Wednesday, November 28, 2007

Christian vs. American Worldview Part I

My apologetics teacher posed four worldview questions: 1. "How do we find happiness," 2. "How do we find wholeness," 3. "What goals are worthy of pursuing," and 4. "What is life 'for.'" We had to give two short answers to each of these questions--The first answer had to be from a Christian/Biblical worlview, and the other had to be how we think the average American would answer the question. I enjoyed answering these questions and will be pasting my answers here one at a time. In this post I will be answering, from a Christian worldview, the question "how do we find happiness?" I have already posted my answer to this a week ago or so, but am posting it again because I want it to be organized (so leave me alone). If you don't want to read it again--too bad! (just kidding) As you read this think of how the average American would answer this question. Think how hopeless life would be without Christ. Think how unhappy life would be if our happiness did not come from Him. Rejoice that you are His. I will post my answer to how the average American would respond to this (probably) tomorrow. Enjoy!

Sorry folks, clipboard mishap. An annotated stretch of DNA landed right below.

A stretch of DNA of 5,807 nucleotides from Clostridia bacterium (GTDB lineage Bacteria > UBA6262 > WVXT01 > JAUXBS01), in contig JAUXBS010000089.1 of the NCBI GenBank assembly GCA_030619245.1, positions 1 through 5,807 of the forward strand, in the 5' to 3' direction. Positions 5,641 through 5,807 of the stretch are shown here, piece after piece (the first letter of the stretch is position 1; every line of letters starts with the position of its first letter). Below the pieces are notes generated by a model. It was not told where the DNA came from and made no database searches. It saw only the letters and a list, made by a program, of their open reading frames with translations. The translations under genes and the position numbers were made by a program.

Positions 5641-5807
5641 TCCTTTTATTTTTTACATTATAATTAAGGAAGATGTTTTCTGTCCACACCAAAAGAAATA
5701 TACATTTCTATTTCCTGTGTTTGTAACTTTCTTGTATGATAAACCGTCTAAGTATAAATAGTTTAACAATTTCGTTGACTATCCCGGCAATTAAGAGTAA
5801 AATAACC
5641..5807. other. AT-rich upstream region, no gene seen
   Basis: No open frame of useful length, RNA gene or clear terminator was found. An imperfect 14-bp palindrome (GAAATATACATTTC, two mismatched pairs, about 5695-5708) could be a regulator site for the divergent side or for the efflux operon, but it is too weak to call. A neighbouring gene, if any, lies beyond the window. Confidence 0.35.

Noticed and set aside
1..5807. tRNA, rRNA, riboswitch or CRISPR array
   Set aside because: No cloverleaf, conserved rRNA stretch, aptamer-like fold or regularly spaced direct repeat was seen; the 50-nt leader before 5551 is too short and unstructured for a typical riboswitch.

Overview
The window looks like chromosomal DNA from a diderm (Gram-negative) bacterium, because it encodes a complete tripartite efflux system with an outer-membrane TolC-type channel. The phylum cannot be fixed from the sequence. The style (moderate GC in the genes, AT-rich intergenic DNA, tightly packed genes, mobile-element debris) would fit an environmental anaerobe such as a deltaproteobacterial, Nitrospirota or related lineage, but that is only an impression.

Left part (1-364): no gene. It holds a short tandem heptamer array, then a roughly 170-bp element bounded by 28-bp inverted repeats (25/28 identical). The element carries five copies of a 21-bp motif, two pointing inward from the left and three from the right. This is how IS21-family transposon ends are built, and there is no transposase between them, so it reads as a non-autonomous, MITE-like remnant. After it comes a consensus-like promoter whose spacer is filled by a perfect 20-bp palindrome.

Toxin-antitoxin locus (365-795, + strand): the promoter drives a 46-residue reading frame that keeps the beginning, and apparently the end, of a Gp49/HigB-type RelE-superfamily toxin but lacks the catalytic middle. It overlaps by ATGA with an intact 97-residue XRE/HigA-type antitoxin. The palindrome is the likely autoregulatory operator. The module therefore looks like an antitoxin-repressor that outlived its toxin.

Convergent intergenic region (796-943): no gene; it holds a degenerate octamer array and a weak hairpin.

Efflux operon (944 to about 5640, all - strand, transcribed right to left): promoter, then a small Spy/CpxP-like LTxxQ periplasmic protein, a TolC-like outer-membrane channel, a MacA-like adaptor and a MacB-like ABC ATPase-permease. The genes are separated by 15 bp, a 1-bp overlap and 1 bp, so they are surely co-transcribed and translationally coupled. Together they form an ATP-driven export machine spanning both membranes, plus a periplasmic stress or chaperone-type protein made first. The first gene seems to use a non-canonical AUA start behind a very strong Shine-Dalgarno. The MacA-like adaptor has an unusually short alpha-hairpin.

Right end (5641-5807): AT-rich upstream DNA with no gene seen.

"Our happiness in something is entirely built upon an intellectual understanding of how long the happiness will last. The happiness that drunkenness, money, and sex can provide is often real happiness, but it is not ultimate happiness. In reality, the question is, “how can we find ultimate happiness?” Ultimate happiness can only be found in something that can offer the promise of eternal satisfaction. With this in mind, looking for ultimate happiness on this temporal earth will only lead to despair. Ultimate happiness can only be found in God, because only God can deliver on the promise of eternal satisfaction.

God is the only infinite entity in all of existence. The love, beauty, glory, justice, and happiness of God simply cannot be exhausted, therefore we can be assured that we will never run out of that which makes us happy. The problem is that right now, because of the effects of the fall, even our finding happiness in God can (and does) have physical draw backs (if you disagree, talk to those undergoing persecution for the name of Christ), which can limit our temporal enjoyment of it. How then can Christians defend the thesis that ultimate happiness can be realized when one finds his/her happiness in God? It all has to do with hope.

We live in the already/not yet. Our confidence and surety is that a time is coming when our unabridged enjoyment in Christ will be actualized. We but get a mere taste of it now, but will be wrapped in it for an eternity once Christ welcomes us to our heavenly abode. The mere taste of what we now enjoy (by faith) is much sweeter than what those who are finding their happiness in the temporal satisfactions of the world are tasting, and yet it is not even comparable to the satisfaction of what we will enjoy in heaven."

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